This is probably easier said than done, but this requires a good deal of time spent in the design of
the database schema. Just because Mongo is considered “schemaless” doesn’t necessarily mean that you
should just start writing code, disregard design of the schema, and figure it out along the way.
To define a good schema, it is important to have good understanding of the product, considering
current requirements as well as foreseeing future requirements. Designing a good schema requires
some abilities in reading the future.


Sharding the database is another option. What this basically means is that data is partitioned by
some criteria (a shard key) and kept on multiple clusters. This option may be even more complicated
than the previous option – it requires a good deal of understanding of the schema and, moreover, that you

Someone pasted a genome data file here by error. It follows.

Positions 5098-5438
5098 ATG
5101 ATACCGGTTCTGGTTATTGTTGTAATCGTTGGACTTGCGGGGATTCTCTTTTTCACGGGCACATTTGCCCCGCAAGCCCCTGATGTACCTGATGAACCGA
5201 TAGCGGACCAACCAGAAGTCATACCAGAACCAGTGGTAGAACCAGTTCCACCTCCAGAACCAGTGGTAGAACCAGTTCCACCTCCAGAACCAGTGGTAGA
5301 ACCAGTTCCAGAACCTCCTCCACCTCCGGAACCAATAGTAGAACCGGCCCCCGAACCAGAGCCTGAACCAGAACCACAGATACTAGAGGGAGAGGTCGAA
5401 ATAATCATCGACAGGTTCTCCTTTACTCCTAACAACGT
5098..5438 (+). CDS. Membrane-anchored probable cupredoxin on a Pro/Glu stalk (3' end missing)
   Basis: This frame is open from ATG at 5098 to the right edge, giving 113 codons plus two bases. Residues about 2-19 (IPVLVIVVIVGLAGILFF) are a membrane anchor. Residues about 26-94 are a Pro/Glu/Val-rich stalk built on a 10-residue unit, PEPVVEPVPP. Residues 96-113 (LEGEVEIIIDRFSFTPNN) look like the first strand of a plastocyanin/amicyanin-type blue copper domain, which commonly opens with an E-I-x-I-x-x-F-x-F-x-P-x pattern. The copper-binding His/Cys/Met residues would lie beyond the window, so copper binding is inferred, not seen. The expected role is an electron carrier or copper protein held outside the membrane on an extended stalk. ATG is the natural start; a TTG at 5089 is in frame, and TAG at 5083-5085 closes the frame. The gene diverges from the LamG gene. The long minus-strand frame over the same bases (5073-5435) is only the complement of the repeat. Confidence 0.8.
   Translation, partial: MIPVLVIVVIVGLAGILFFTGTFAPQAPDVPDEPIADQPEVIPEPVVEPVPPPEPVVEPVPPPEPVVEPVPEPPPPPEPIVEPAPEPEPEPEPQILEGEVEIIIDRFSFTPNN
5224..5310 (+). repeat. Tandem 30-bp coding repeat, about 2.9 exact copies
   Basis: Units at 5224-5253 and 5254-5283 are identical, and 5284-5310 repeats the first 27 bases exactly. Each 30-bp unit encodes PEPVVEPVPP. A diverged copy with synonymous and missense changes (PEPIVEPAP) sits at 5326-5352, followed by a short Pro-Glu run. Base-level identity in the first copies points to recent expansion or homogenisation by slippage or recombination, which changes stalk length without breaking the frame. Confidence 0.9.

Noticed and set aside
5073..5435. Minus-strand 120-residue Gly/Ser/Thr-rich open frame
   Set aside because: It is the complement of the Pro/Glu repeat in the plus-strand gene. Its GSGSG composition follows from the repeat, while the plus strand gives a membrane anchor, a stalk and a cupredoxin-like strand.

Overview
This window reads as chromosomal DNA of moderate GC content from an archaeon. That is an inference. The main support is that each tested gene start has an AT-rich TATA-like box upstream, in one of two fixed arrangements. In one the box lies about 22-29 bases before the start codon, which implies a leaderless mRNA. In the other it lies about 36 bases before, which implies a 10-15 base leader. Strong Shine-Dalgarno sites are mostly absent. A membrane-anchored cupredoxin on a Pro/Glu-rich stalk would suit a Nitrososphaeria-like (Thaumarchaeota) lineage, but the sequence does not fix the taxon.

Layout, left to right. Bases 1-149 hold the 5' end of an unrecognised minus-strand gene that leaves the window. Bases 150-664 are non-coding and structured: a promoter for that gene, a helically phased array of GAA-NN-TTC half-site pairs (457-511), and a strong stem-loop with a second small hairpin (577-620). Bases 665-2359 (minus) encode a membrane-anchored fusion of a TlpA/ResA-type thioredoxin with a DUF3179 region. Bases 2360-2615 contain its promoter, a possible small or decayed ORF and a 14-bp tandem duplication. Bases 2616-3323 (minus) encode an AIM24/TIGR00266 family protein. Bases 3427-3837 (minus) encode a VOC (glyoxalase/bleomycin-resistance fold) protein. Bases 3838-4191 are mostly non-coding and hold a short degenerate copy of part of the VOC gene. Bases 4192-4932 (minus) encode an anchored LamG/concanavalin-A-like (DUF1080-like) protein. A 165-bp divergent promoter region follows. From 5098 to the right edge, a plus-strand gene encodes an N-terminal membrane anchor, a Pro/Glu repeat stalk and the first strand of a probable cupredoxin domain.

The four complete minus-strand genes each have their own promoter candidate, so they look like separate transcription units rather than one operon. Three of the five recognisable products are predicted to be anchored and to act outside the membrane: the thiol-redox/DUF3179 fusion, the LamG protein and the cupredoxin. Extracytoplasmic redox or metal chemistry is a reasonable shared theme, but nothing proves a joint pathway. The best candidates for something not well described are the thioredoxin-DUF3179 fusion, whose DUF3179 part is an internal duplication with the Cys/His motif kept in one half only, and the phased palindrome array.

have a plan for supporting sharding from the moment the schema is designed.

For a shard setup to be effective, the shard key must guarantee an even distribution of
data across the shards. For example, imagine you have 5 shards storing data for 5 different action types.
If 70% of events are send message, one shard will receive 70% of your data, while the rest will be
receiving 30% across the 4 of them.


It can be surprising how often you can find low hanging fruit when it comes to improving performance in
databases. Simply removing unused and redundant indexes can be a big boost in performance.
Furthermore, spending time designing a solid, future proof schema can be rewarding in the long term,
allowing you to run your database in smaller servers and helping to implement other performance
improvements such as sharding.

Do you like working on interesting performance problems? We’re hiring!


Written By

Chuy Martinez

Chuy Martinez